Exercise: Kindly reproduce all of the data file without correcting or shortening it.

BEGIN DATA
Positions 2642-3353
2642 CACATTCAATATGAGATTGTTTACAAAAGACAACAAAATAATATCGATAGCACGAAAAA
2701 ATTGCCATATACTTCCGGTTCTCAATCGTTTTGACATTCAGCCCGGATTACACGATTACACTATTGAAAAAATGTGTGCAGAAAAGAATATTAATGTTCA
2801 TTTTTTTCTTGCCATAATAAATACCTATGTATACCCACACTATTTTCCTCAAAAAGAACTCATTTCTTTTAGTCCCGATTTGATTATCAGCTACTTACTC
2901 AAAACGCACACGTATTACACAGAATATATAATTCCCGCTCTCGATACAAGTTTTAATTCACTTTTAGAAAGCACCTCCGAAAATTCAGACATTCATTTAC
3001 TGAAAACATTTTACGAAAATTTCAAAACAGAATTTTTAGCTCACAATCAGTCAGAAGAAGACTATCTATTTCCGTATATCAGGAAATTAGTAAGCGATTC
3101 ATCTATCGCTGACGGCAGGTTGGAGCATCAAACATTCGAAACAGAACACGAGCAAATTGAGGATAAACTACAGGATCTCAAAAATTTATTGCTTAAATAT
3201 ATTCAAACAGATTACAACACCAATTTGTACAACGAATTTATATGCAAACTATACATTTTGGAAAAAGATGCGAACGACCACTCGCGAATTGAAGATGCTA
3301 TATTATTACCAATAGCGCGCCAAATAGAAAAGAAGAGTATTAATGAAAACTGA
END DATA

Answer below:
Positions 2642-3353
2642 CACATTCAATATGAGATTGTTTACAAAAGACAACAAAATAATATCGATAGCACGAAAAA
2701 ATTGCCATATACTTCCGGTTCTCAATCGTTTTGACATTCAGCCCGGATTACACGATTACACTATTGAAAAAATGTGTGCAGAAAAGAATATTAATGTTCA
2801 TTTTTTTCTTGCCATAATAAATACCTATGTATACCCACACTATTTTCCTCAAAAAGAACTCATTTCTTTTAGTCCCGATTTGATTATCAGCTACTTACTC
2901 AAAACGCACACGTATTACACAGAATATATAATTCCCGCTCTCGATACAAGTTTTAATTCACTTTTAGAAAGCACCTCCGAAAATTCAGACATTCATTTAC
3001 TGAAAACATTTTACGAAAATTTCAAAACAGAATTTTTAGCTCACAATCAGTCAGAAGAAGACTATCTATTTCCGTATATCAGGAAATTAGTAAGCGATTC
3101 ATCTATCGCTGACGGCAGGTTGGAGCATCAAACATTCGAAACAGAACACGAGCAAATTGAGGATAAACTACAGGATCTCAAAAATTTATTGCTTAAATAT
3201 ATTCAAACAGATTACAACACCAATTTGTACAACGAATTTATATGCAAACTATACATTTTGGAAAAAGATGCGAACGACCACTCGCGAATTGAAGATGCTA
3301 TATTATTACCAATAGCGCGCCAAATAGAAAAGAAGAGTATTAATGAAAACTGA